The complexity of the Mediterranean multispecies fisheries coupled with traditional management tools based on technical measures and fishing capacity control, have mostly failed to ensure the long-term viability of fish populations or the conservation of important habitats. Evidence shows that no-take areas have produced rapid and long-lasting recovery of many commercially important species. They have also benefitted surrounding fisheries through spillover and export of offspring from protected stock. In this context, fish stock recovery areas – or no-take marine protected areas – can function as a hedge against the deep rooted limitations of traditional fisheries management and contribute to the recovery of the Mediterranean depleted stocks, as well as setting positive management precedents.
A key element of any fisheries management is the decision on how to distribute the access to fish. While usually the access criteria are based on historical trends, there are increasing attempts around the world aiming at providing a preferential access to sustainable practices. The new CFP supports this approach and we want to ensure that it is reflected also in the Mediterranean. In order to do so, we believe that an effective approach is sharing good practices by ensuring that stakeholders have access to knowledge and information.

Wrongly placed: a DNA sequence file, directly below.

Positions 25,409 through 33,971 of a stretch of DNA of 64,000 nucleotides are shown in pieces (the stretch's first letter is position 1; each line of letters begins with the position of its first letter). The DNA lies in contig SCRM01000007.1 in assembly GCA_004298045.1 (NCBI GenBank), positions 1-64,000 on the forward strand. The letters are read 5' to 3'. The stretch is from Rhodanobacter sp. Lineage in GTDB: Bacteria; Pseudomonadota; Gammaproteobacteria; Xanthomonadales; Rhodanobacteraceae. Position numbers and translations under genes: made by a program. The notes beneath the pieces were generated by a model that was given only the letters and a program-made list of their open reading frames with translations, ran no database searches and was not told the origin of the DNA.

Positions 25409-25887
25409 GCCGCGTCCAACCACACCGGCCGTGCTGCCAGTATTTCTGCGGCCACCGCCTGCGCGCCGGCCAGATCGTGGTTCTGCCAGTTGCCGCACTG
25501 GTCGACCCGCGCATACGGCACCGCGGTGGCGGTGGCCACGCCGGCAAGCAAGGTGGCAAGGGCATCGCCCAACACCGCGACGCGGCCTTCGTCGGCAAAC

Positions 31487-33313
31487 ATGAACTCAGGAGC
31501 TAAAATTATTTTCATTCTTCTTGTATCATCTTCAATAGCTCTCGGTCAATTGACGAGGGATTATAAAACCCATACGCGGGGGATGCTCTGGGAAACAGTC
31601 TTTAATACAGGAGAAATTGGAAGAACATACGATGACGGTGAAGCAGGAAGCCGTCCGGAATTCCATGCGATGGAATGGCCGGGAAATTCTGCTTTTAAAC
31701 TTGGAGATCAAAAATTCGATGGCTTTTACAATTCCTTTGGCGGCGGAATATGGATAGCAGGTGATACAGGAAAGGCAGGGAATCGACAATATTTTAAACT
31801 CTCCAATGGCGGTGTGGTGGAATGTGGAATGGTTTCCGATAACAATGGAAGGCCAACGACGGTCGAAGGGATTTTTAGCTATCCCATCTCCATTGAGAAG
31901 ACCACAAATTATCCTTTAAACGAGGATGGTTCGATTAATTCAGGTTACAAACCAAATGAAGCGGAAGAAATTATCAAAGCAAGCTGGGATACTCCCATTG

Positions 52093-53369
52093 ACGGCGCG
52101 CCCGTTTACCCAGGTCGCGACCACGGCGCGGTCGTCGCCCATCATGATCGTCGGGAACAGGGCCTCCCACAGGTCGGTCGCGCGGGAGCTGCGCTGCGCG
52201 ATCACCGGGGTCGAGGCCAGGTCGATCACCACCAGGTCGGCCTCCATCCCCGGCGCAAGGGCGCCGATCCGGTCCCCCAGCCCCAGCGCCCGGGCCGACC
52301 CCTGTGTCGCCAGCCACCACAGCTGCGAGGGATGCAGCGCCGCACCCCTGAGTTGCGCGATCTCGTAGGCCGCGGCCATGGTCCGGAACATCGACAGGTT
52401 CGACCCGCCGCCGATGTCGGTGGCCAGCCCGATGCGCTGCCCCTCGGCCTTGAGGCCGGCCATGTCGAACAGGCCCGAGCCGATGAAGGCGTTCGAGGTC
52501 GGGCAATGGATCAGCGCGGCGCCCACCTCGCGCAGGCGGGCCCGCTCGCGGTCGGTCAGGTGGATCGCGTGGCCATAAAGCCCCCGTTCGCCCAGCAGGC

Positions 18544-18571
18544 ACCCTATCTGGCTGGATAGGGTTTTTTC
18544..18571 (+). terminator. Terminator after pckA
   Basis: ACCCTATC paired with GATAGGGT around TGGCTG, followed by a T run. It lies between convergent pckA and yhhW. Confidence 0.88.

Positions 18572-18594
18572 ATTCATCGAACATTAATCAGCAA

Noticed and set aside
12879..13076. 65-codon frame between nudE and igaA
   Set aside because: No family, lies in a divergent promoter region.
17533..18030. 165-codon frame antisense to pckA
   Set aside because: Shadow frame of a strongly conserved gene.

The nature and extent of IUU fishing in the Mediterranean Sea is not clearly known at present. It is known, however, that these dubious activities are becoming a common practice in recent years. Mediterranean Flag states currently report several IUU fishing related issues mostly related to the Mediterranean fleet. In 2013 the General Fisheries Commission for the Mediterranean (GFCM) identified purse seine, trawl and driftnets as the gears that are mostly involved in IUU fishing. Repeated serious infringements related to the use of driftnets were documented in Italy, showing the extent of illegal activities by over 300 Italian driftnetters. A ban on small scale driftnets in the Med would allow closing the current regulatory loopholes that illegal fishing operators have abundantly used to elude controls.
All the fisheries in the world are subsidized in a way or another, from direct aids to tax exemptions. Per se, subsidies are neither “good” or “bad”, it all depends on the political choices that stand behind them and the options they support. Unfortunately, over the last 30 years, subsidies have been mostly allocated to respond to short term social and economic drives, when they should have been oriented to ensure the transition towards long term sustainable fisheries.